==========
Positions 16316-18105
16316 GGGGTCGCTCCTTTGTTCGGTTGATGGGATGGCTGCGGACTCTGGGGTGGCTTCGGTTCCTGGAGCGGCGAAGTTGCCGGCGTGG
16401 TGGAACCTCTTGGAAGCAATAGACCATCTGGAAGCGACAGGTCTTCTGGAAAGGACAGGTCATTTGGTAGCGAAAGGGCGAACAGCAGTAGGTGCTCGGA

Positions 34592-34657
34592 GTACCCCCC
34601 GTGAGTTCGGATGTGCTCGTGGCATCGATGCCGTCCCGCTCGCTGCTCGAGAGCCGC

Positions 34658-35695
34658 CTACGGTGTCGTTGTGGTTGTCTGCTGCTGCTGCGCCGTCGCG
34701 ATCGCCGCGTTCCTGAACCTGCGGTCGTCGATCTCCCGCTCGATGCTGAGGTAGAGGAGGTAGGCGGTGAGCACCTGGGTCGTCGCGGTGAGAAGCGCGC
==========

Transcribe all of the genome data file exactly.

Positions 16316-18105
16316 GGGGTCGCTCCTTTGTTCGGTTGATGGGATGGCTGCGGACTCTGGGGTGGCTTCGGTTCCTGGAGCGGCGAAGTTGCCGGCGTGG
16401 TGGAACCTCTTGGAAGCAATAGACCATCTGGAAGCGACAGGTCTTCTGGAAAGGACAGGTCATTTGGTAGCGAAAGGGCGAACAGCAGTAGGTGCTCGGA

Positions 34592-34657
34592 GTACCCCCC
34601 GTGAGTTCGGATGTGCTCGTGGCATCGATGCCGTCCCGCTCGCTGCTCGAGAGCCGC

Positions 34658-35695
34658 CTACGGTGTCGTTGTGGTTGTCTGCTGCTGCTGCGCCGTCGCG
34701 ATCGCCGCGTTCCTGAACCTGCGGTCGTCGATCTCCCGCTCGATGCTGAGGTAGAGGAGGTAGGCGGTGAGCACCTGGGTCGTCGCGGTGAGAAGCGCGC